Today we are going to review a new book, The Longevity Solution, written by Dr. James DiNicolantonio and Dr. Jason Fung. Much about this book can be learned from its subtitle: “Rediscovering Centuries Old Secrets to a Healthy, Long Life.” The point being that much of what this book describes was known by our ancestors, and it’s our job to unlearn what we’ve come to know about aging, and relearn this crucial ancient wisdom.
This fascinating book does a deep dive into the mechanisms that are involved in aging and then takes up some very interesting topics that are currently a part of our day-to-day discussions relating to aging, including the notion of fasting, the importance of understanding health implications of foods like like tea, red wine, and coffee, the controversial ideas of consuming dietary salt, why magnesium matters, what makes for a healthy versus unhealthy fat, and even explores Blue Zones, areas in the world in which there is extended lifespan.
So let me invite you to move on to our interview and learn more.
Brain Body Diet is the newest book written by New York Times best-selling author, Dr. Sara Gottfried. Dr. Gottfried writes about the uniqueness of the female brain as it relates to physical body issues, such as weight loss, as well as psychological issues like anxiety, happiness, and mindfulness. It’s a deep dive into a vast array of lifestyle opportunities that can absolutely rewrite a woman’s health destiny. Brain Body Diet is an incredibly empowering work and I can assure you that you will find this interview to be very meaningful. Continue reading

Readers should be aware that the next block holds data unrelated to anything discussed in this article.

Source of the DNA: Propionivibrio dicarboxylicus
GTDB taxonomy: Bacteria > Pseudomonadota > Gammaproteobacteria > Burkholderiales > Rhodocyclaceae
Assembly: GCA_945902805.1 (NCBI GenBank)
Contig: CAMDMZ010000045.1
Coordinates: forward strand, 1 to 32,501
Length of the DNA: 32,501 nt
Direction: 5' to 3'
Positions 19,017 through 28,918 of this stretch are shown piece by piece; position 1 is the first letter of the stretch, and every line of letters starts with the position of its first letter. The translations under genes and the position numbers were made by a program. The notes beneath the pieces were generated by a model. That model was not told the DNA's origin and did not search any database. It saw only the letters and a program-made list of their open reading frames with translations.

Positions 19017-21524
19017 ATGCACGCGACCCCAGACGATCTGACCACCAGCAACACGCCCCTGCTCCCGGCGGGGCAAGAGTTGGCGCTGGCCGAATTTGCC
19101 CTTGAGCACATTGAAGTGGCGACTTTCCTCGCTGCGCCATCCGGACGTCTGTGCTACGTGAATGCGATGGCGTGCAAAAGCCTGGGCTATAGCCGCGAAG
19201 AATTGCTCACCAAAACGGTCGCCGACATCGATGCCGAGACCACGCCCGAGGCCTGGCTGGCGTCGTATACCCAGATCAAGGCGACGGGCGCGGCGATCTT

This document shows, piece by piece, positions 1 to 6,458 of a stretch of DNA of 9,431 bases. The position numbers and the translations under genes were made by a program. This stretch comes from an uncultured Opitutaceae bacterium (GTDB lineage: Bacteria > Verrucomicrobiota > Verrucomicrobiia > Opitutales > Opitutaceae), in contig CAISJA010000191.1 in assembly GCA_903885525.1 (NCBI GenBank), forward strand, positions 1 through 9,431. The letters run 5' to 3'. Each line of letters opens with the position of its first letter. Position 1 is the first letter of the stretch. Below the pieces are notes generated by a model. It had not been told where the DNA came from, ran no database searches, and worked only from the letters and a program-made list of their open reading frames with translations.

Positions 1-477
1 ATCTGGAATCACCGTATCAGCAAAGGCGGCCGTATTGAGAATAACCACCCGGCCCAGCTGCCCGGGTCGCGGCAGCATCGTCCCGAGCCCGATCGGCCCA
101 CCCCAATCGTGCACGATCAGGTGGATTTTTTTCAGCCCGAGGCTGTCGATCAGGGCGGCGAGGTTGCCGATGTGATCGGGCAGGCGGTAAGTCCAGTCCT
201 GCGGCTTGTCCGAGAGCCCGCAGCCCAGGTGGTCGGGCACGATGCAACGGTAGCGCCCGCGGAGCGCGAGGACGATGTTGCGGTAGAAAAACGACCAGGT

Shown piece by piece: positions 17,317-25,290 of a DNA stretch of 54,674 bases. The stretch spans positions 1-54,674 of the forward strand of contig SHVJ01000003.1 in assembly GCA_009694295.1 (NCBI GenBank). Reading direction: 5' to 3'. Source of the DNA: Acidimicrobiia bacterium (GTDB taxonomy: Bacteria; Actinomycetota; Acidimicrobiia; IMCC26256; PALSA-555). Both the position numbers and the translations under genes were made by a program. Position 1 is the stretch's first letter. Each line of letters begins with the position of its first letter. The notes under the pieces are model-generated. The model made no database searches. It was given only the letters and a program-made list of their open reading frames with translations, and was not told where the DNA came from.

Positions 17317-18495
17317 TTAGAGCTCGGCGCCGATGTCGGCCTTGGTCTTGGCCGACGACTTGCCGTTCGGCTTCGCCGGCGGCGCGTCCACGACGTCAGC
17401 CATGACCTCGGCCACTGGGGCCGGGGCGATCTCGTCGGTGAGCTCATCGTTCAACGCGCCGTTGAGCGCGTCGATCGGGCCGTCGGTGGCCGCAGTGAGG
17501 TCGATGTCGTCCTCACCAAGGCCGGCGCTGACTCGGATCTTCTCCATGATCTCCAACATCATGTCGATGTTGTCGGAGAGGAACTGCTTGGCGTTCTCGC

Dr. Anna Cabeca has written a new book, The Hormone Fix, that focuses on the important role of diet and other lifestyle issues in terms of gaining hormone balance. She especially focuses on menopause and leveraging the fundamental relationship between a ketogenic diet and hormone function in what she calls the “keto-green way.” Continue reading
Today’s interview is with Lisa Mosconi, PhD. She is the associate director of the Alzheimer’s Prevention Clinic at Weil Cornell Medical College in New York. Prior to that she served as the director of the Nutrition and Brain Fitness Lab at New York University, School of Medicine.
Dr. Mosconi holds a dual PhD degree in neuroscience as well as nuclear medicine from the University of Florence, Italy, and is board-certified in integrative nutrition. Continue reading
While there certainly are various medications that prove somewhat helpful in the treatment of symptoms associated with Parkinson’s disease, it’s important to recognize that these medications are not actually treating the underlying disease itself.
We now understand that one of the pivotal mechanisms in Parkinson’s disease is the compromise of energy production at the mitochondrial level. This ultimately manifests as various problems, not just in the brain but throughout the entire body. With this understanding, specifically targeting mitochondrial function makes sense as a way of addressing this fundamental and underlying abnormality in Parkinson’s. Continue reading
I’m sure many of you are familiar with Dave Asprey. He’s the founder of Bulletproof, and also a New York Times bestselling author. In addition, he hosts the very popular Bulletproof Radio podcast. On his podcast, Dave has had the opportunity to interview hundreds of thought leaders across a wide spectrum of disciplines and as such, he’s learned a lot. Continue reading